THE principles of the National Health Insurance (NHI) policy articulated yesterday by Health Minister Aaron Motsoaledi closely echo Karl Marx’s famous slogan "from each according to his ability, to each according to his need".
NHI will demand only as much as individuals can afford, and will provide services in line with their needs, he promised.
This principle of social solidarity underpins national health systems around the world, and dovetails with the minister’s oft- repeated mantra that health is a human right and is not an ordinary commodity to be traded like shoes or bicycles. But as ever, yesterday’s political rhetoric glossed over the fact that SA already has a national health system, funded by the fiscus, to which everyone contributes according to his ability — be it VAT or a tax on earnings. It’s avoided by many because the quality of care provided by state hospitals and clinics leaves so much to be desired. Those fortunate enough to afford it have turned to the private sector, either via a medical scheme or by paying out of pocket. The fact that public servants have medical scheme cover subsidised by the state is a tacit acknowledgement of the failings of the public health sector.
SA is one of only a dozen countries where infant mortality rates are rising, and its maternal mortality rate remains stubbornly high, despite the fact that most women deliver their babies in health facilities with a trained healthcare worker in attendance.
HIV/AIIDS is part of the story, but a shocking report released by Human Rights Watch on Monday into the treatment meted out by nursing staff to women in labour points to a host of other damning issues: patients describe having to bribe nurses to provide medication and care, and describe an alarming level of physical and emotional abuse doled out by staff. Malfeasance of this kind goes unchecked in an environment where no one is held accountable and teachers are appointed as hospital CEOs — as the Development Bank of Southern Africa found in its investigation into hospital manager qualifications.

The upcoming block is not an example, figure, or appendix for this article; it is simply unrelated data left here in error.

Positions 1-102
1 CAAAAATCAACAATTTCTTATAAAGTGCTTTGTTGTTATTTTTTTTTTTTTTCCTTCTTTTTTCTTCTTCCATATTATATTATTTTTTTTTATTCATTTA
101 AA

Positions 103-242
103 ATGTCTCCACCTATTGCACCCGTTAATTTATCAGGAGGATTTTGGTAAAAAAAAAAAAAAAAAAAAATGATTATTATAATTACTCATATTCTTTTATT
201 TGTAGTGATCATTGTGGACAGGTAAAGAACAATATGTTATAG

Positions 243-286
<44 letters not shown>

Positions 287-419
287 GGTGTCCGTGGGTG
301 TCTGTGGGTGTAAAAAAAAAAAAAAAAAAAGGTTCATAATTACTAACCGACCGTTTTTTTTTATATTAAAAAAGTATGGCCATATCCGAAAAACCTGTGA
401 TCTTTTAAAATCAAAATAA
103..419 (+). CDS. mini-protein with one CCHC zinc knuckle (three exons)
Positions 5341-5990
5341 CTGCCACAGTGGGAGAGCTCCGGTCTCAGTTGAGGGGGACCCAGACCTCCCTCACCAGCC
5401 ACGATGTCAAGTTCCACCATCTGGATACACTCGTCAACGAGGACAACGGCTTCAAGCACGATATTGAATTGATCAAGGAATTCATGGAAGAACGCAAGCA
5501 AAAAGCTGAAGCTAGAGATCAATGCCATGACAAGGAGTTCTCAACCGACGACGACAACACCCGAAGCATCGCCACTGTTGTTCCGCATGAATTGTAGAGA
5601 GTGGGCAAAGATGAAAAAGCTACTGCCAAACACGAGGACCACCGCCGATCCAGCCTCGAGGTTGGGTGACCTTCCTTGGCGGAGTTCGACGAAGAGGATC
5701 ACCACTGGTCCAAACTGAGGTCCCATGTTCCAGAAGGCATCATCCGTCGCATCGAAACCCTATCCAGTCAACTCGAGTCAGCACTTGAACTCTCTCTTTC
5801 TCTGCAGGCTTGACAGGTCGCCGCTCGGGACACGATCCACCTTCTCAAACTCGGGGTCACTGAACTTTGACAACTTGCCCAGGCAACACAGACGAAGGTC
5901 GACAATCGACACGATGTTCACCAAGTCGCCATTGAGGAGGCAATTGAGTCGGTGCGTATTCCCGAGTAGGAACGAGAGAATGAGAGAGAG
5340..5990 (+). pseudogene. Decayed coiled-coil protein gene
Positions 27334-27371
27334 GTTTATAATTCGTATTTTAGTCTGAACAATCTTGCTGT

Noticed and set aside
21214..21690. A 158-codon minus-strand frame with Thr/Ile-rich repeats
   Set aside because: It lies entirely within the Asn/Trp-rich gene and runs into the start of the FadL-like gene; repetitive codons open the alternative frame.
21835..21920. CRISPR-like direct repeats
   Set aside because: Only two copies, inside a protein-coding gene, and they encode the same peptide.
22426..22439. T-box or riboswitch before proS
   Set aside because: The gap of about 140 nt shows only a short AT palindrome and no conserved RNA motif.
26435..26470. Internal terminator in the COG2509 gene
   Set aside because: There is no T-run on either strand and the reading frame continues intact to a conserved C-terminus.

While SA falls short of the Abuja target of spending 15% of its budget on health, it nevertheless channels a significant portion of expenditure in this direction: 11,5% (R104bn) of the R907bn budget for the current fiscal year. It also spends a greater proportion of gross domestic product on health (8,5% in 2008) than Brazil (8%), Russia (5%), India (4%) and China (4%), yet scores worse on almost every health indicator.
Both Dr Motsoaledi and Finance Minister Pravin Gordhan acknowledge that SA is not getting value for money on the healthcare front. Dr Motsoaledi is already moving to try and improve the public sector’s performance, with an Office of Health Standards Compliance in the offing, and new rules for the hiring of hospital managers.
He’s also driving a shift towards a primary healthcare model, which emphasises preventative rather than curative medicine, and will see specialised medical teams overseeing each of the country’s 53 health districts. Nursing colleges are set to reopen, and a new human resources strategy is to be released next month, spelling out SA’s needs and how the government plans to increase its production of doctors, nurses and other health professionals.
He has also set his sights on dealing with the pricing issues that beset the private sector. A ruling by the Competition Commission in 2004 that scrapped collective bargaining has created a market in which the large medical scheme administrators have some leverage in negotiating prices with private hospital groups, but smaller purchasers and individuals remain price-takers.
Year after year, medical scheme members face contribution increases that outstrip inflation, and co-payments are increasingly common. If the state is to contract services from the private sector, it will have to stabilise the industry, and part of that job will entail figuring out fees that are acceptable to both sides.
While the minister’s efforts to tackle the problems that beset SA’s two health systems are all steps in the right direction, convincing citizens that they should pay more taxes for a public health service that has yet to prove its mettle is likely to be a difficult task. While the finance minister was at pains yesterday to reassure the public that "we (the government) don’t want to burden anybody in this process more than they need to in the normal taxation purpose", the green paper makes it clear that taxes will rise in the long run.
The assumption underpinning the green paper’s funding proposals is that the money people currently pay for medical scheme membership will be diverted to pay for NHI. However, health economists such as Wits professor Alex van den Heever argue this is simplistic: people will only forgo their medical scheme cover when they are convinced they can get the services they need from the state, or because they can no longer afford it.
The sad reality is that until the government can assure people that the public sector will provide high-quality services as and when they are needed, the health system will remain one where you get what you can pay for.